The music of Aaron Copland might as well be the soundtrack of the American century. From Billy the Kid (1938) to Appalachian Spring (1944), Rodeo to Fanfare for the Common Man (both 1942), the compositions are energetic, expansive, hopeful. You envision birds at daybreak, sunlight on the prairie, cowboys dancing with the farmers’ daughters and farmers dancing with the ranchers’ gals. The spiritedness of the works lends itself to the ballet stage. So it’s no surprise that some of Copland’s most recognizable pieces were originally commissioned for choreography: Billy the Kid for Eugene Loring via Lincoln Kirstein, Rodeo for Agnes de Mille, and Appalachian Spring for Martha Graham. In 1959 Copland even returned to ballet with the commission of his Dance Panels for Jerome Robbins and the New York City Ballet.
Copland’s repertoire has become so iconic that it might now seem overly tied to time and place, like some grand old Hollywood Western forever in black and white. Justin Peck, the resident choreographer of the New York City Ballet, has taken on the challenge of introducing new color to these works. In 2015 he choreographed his Rodeo: Four Dance Episodes, inspired by a staging of de Mille’s original ballet at American Ballet Theatre.
This season he returns with Copland Dance Episodes, an ambitious work that premiered at City Ballet on January 26. Staged in twenty-two “episodes,” the seventy-five-minute piece presented without intermission is not only Peck’s first “full evening” work for the company but also NYCB’s first full-fledged plotless ballet since George Balanchine premiered Jewels way back in 1967.
Balanchine, Copland, Graham, de Mille, Robbins—the ancestors weigh heavy on such an undertaking. Peck responds by stripping away the heft of narrative ballet for discursive abstraction, through a tumbling of episodes with sonic and choreographic connections that are at most evanescent and fleeting. A thigh slap here, a head bob there, that’s all we get as the work floats free of the classical narrative of the American story.
With lighting, scenery, and costumes all tuned up to high color, Copland Dance Episodes is at its best in exploring the chromatic vision that weaves together the composer’s uplifting piecework. In the program, the set designer Jeffrey Gibson states that his art “fuses his Choctaw-Cherokee heritage and experience of living in Europe, Asia, and the USA with references that span club culture, queer theory, fashion, politics, literature, and art history.” This boilerplate reads like an application to the John Simon Guggenheim Foundation. Nevertheless Gibson’s colorful painted drop curtain introduces the ballet in Sixties hard-edge abstraction crossed with television test patterns. Ellen Warren picks up on these complementary saturations for her two-toned leotards while Brandon Stirling Baker employs high-index illumination with mostly subtle, and at one time jarring, lighting transitions.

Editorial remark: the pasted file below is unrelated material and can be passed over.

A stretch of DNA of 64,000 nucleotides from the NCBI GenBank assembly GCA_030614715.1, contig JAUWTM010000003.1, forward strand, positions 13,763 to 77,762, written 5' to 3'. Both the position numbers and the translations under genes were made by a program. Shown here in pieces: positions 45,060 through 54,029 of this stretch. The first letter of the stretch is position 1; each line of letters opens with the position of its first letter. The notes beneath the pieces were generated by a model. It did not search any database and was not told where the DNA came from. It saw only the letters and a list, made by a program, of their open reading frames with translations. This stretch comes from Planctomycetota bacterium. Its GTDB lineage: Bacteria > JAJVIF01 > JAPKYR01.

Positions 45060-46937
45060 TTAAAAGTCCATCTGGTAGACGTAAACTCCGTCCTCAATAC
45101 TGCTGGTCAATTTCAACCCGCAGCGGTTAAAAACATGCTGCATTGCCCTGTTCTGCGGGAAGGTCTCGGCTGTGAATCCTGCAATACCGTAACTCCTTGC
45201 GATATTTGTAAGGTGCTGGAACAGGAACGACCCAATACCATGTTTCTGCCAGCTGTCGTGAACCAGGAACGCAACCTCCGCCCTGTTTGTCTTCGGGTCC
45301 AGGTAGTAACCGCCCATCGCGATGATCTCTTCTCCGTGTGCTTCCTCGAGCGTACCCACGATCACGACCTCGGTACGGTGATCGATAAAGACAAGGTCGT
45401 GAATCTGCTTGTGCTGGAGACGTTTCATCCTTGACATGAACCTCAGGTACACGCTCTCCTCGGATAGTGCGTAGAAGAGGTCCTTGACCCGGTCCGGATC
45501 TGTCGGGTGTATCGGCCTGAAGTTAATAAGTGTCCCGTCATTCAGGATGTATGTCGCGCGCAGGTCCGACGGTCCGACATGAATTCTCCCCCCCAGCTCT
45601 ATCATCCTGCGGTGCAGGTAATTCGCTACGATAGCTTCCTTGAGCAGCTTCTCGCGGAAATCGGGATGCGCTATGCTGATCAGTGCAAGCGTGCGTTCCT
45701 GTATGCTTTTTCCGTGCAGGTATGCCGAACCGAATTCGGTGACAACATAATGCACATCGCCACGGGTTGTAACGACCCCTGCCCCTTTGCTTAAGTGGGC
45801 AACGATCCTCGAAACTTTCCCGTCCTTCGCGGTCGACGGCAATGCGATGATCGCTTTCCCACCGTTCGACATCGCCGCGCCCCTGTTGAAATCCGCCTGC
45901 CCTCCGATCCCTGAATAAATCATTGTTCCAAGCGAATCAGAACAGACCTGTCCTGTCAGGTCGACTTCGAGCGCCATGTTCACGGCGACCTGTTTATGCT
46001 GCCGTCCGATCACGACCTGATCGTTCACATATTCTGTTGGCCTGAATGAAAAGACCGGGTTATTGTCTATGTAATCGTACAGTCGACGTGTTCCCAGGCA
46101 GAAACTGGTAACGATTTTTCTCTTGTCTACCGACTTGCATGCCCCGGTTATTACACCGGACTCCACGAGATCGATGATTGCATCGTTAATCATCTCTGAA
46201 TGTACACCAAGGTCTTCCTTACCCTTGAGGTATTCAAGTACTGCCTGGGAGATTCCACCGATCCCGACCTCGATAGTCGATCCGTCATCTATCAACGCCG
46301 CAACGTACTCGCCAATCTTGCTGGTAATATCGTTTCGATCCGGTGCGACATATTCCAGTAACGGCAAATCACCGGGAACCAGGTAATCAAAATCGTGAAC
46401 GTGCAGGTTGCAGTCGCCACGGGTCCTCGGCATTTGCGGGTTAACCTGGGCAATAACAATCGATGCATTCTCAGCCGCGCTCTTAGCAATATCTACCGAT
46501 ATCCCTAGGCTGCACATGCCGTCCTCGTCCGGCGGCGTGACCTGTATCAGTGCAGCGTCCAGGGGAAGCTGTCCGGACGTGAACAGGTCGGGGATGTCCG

Peck tends to be at his best in ensemble work, as multiple movements on stage coalesce and dissolve. As we hear those epic opening chords of Fanfare, Dance Episodes opens with the full company covered in tulle. A slogan, “The only way out is through,” is written on the drop and also serves as a title for this opening episode. At first the dancers appear frozen like mannequins under plastic wrap, there to be dusted off and reanimated. Then they walk off, leaving only one—the “common man,” no longer elevated, but merely lost in the crowd.
We get some hints at narrative through several such vignettes: racers at the starting line, ticket takers at the turnstyle, a flower in bloom. Fingers left pointing up at the end of one scene are touched ET-style in the next (in an episode called, yes, “Phone Home.”) With titles such as “Etch-a-sketch” and “Kismet,” the episodes are tumbleweeds and rodeos as seen in a Sunday morning cartoon, the past visualized in the light of the screen pixel.
Peck, now aged thirty-five, conveys all the autistic affectation of his millennial generation. It’s a case of too much FaceTime, not enough facetime. I have written about the shortcomings of his partnerings in the past, with his dancers moving around one another without the necessary emotional engagement. Of course the pandemic has only made things worse, as City Ballet still rehearses masks up, practicing social distancing in an art that should be about profound connection.
And yet here some of Peck’s pairings proved to be the highlights of the performance. In the episode “Two Birds,” Copland’s birdsong was given new life in the quick flutterings of Miriam Miller and Russell Janzen on the afternoon I attended. The two returned in “The Split.” Likewise for the partnering of Alexa Maxwell and Jovani Furlan, who shined once the company’s overly busy stage commotion moved on.
It should be said that no ballet should have twenty-two episodes and expect us to keep track of them all, especially in a darkened auditorium, and especially with titles like “Alone Together” (Parts 1 through 3). Whatever happened to the simplicity of “Emeralds,” “Rubies,” and “Diamonds”? Anchor points such as “Simple Gifts,” danced by the company, give way to the unexpected abstractions of “Shadowboxer,” with the stage lighting suddenly switched to silhouette.
Do the twenty two episodes of this non-narrative work come off as too episodic? Yes they do. But Copland’s music mostly sustains the riffs—and stays with you long after. Ultimately this is the achievement of Copland Dance Episodes, a work that should now enter the standard NYCB repertoire. The piece reveals how music so rooted in the twentieth century can still send tingles and shocks into the ballet of the twenty-first.